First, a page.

The new arrangement freed Mr. Ive from regular trips to the company’s offices in Cupertino. He went from almost daily product reviews to an irregular schedule where weeks passed without weighing. Sometimes word spread around the studio that he came to the office unexpectedly. Employees compared the moments that followed with old footage of the 1920s stock market crash with papers tossed in the air and people rushing in furious haste to prepare for its arrival.
With anticipation growing on Wall Street for a 10th anniversary iPhone in early 2017, Mr. Ive summoned the company’s top software designers to San Francisco for a product review. A team of about 20 people arrived at the city’s exclusive social club, The Battery, and began circulating 11-by-17-inch design idea prints in the club’s penthouse. They needed Mr. Ive’s approval for several features of the first iPhone with a full-screen display.
They waited that day for nearly three hours for Mr. Ive. When he finally arrived, he did not apologize. He reviewed their impressions and offered feedback. He then left without making any final decisions. As their work stalled, many wondered: How did we get here?
In Mr. Ive’s absence, Mr. Cook began to reshape the business in his image. He replaced outgoing corporate director Mickey Drexler, the gifted marketer who built Gap and J. Crew, with James Bell, Boeing’s former chief financial officer. Mr Ive was furious that a left-brained leader had supplanted one of the council’s few right-brained leaders. “He’s another one of those accountants,” he complained to a colleague.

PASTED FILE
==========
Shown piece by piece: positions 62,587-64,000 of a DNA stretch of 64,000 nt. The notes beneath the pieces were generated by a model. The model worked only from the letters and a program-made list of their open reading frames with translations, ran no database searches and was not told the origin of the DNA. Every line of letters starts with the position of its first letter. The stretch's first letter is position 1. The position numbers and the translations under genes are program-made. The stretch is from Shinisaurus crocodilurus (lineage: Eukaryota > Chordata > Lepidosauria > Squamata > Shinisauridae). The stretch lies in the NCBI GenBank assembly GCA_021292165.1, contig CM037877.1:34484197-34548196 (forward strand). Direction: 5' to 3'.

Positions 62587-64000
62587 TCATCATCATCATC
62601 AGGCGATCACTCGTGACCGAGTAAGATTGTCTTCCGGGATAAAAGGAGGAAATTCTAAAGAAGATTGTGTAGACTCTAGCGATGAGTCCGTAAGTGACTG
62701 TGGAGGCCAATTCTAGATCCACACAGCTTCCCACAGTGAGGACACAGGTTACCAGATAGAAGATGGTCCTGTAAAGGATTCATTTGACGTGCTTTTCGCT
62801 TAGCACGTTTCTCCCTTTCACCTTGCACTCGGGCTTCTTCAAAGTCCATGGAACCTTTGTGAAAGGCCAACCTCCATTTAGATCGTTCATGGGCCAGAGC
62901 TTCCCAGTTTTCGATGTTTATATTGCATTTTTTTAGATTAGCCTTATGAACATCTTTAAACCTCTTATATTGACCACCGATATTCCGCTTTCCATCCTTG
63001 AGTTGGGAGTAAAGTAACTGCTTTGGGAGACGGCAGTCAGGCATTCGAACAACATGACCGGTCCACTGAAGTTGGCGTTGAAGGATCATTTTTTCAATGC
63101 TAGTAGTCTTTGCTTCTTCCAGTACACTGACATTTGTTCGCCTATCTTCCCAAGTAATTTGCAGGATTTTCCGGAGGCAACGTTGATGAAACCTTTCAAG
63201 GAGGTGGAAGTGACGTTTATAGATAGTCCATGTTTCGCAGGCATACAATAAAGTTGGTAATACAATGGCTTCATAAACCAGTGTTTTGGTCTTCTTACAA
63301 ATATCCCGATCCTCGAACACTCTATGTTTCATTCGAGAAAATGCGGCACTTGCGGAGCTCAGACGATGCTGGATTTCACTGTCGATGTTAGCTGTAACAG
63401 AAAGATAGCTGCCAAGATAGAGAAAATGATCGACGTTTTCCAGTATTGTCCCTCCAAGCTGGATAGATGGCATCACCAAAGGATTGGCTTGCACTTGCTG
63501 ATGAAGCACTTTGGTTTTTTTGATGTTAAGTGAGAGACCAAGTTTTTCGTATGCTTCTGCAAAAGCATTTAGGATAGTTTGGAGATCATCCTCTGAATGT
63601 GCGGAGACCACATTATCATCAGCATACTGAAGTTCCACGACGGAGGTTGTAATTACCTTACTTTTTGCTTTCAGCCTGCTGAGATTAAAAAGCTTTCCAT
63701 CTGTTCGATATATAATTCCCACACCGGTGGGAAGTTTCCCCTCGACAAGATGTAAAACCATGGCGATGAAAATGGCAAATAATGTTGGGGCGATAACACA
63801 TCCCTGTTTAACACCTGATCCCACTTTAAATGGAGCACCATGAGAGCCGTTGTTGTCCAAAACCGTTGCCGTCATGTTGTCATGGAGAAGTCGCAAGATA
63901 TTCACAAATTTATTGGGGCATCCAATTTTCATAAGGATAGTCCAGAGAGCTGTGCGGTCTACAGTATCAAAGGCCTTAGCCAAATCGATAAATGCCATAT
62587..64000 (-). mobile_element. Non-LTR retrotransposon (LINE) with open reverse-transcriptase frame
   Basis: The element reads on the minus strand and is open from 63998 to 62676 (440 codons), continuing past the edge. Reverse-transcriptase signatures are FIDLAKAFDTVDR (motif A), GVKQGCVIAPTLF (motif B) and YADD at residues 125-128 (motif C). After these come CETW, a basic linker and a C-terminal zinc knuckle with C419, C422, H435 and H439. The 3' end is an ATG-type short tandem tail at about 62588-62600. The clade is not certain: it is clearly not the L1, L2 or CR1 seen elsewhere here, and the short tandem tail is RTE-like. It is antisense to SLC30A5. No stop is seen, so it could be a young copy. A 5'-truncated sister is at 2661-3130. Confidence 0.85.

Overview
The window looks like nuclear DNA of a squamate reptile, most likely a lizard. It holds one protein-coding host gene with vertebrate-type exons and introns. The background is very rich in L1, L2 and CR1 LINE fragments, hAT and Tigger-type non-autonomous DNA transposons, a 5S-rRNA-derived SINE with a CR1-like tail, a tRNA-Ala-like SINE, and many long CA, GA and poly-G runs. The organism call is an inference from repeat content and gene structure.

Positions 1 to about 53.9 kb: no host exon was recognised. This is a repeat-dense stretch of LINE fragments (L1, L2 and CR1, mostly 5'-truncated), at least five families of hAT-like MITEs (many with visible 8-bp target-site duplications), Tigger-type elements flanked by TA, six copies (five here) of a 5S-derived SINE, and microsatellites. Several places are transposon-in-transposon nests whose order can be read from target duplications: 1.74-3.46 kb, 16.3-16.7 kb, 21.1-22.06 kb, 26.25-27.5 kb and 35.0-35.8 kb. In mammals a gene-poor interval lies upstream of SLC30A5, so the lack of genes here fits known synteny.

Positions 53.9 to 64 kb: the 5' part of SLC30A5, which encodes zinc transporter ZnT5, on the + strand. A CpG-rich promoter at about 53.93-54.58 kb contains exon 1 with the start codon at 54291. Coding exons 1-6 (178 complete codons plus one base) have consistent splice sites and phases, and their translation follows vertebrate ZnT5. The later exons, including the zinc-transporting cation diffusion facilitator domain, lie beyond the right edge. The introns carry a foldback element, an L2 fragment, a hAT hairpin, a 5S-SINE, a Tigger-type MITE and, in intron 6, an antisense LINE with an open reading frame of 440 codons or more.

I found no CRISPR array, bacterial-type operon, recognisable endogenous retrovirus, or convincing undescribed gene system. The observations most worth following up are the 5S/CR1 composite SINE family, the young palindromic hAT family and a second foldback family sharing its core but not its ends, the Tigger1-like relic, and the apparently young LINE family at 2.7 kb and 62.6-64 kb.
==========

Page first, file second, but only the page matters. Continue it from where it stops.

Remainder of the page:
Mr. Cook has also encouraged the company’s finance department, which has started auditing external contractors. At one point, the department rejected a legitimate billing submitted by Foster + Partners, the architecture firm working closely with Mr. Ive to complete the company’s new $5 billion campus, Apple Park.
Amid these struggles, Mr. Cook began to expand Apple’s strategy by selling more services. At a company retreat in 2017, Mr Ive stepped out for some fresh air when a newcomer to Apple named Peter Stern presented himself to top company executives. Mr Stern clicked on a slide of an X-shaped chart that showed Apple’s profit margins on sales of iPhones, iPads and Macs were shrinking while profit margins were rising on software sales and services like its iCloud storage.
The presentation alarmed some people in the audience. It described a future in which Mr Ive – and the company’s business as a product maker – mattered less and Mr Cook’s growing focus on services, like Apple Music and iCloud, mattered more. of importance.